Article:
by Alina He
Funding in scientific research has suffered a decade long decline in Canada. A recent reinvestment attempts to recover from this major setback.
Most research is funded by government grants. In Canada, the Canadian Institutes of Health Research (CIHR), National Sciences and Engineering Research Council (NSERC), and Social Sciences and Humanities Research Council (SSHRC) are the major providers of federal research funding (1). The state of basic research in Canada was evaluated in the Naylor Report conducted in 2017 by the Advisory Panel on Federal Support for Fundamental Science (3). The report concluded that research funding had been on a decade long decline in Canada (3). In 2018, the government made its largest contribution to research funding with an investment of $1.7 billion over five years (5). However, this funding will mainly go towards attempting to recover from the underinvestment during the previous decade.
Canada was ranked 15th worldwide in funding for university research and development as a share of GDP in 2017 (2). This ranking alone does not necessarily give pause. However, if we look at the change in funding from 2011 to 2017, Canada is ranked 34th worldwide (2). This reveals the decline in government funding placed Canada in a less competitive position on the global level.
Underfunding resulted in research labs cutting down on lab members, equipment, and even closing down (3). A survey revealed 51% to 63% of mid-career and senior investigators will decrease their number of trainees, and 30% to 40% are considering moving from Canada or stopping their research altogether (3). The short term consequences of underfunding are severe. However, the long term consequences are far worse. There is an immense loss of research that could potentially have significant implications.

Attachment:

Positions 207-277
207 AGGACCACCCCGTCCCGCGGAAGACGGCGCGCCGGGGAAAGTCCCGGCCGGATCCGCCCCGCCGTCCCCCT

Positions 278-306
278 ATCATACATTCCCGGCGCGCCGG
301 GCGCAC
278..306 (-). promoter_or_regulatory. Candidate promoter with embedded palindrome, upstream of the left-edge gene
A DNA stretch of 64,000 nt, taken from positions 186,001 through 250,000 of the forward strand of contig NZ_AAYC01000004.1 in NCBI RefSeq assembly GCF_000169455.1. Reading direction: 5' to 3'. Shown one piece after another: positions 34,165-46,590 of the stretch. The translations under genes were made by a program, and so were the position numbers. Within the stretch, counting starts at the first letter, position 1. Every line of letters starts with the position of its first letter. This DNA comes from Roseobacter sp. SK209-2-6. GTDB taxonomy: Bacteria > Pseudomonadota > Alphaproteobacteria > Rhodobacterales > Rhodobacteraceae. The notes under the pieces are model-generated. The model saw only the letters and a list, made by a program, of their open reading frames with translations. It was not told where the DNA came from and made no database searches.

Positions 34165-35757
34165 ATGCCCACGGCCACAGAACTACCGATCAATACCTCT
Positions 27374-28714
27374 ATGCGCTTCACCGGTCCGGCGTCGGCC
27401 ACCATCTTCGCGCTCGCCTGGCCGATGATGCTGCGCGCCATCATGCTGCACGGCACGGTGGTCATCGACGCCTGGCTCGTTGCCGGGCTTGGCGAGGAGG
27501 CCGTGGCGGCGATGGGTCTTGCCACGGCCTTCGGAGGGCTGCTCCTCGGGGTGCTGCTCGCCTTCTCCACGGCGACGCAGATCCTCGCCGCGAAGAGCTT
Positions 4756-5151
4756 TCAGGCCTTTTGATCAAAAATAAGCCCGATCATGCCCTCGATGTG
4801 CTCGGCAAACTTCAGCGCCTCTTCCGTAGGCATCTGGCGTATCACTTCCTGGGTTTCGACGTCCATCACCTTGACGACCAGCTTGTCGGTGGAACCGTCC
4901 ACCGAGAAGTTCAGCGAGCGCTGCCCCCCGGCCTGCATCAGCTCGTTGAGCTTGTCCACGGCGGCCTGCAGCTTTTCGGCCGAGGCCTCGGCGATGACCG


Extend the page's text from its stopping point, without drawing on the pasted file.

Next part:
This issue does not only affect researchers, but also society as a whole. There is a general lack of public awareness about how critical research is to the progression of society. Basic research is the foundation for the healthcare and technology we have today, and it is the pathway for future innovation. As Professor Robert Dijkgraaf puts it, research is a long term investment, like saving for retirement (4). The federal funding put towards many projects has been directly linked to their success (4). Meaning, our return is based on our initial investment. The underfunding in previous years demonstrated a prioritization of short term over long term goals. This short-sighted view has held research progress back, and societal progress is paying the cost.
For those of us just getting into research, a lack of funding is especially troubling as it directly affects our job opportunities in the future. However, this is an issue that ultimately affects everyone. There is hope that the funding situation will improve. The recent budget increase was a step in the right direction, but continuous federal investment is necessary in order for research to move forward in a strong and sustainable manner.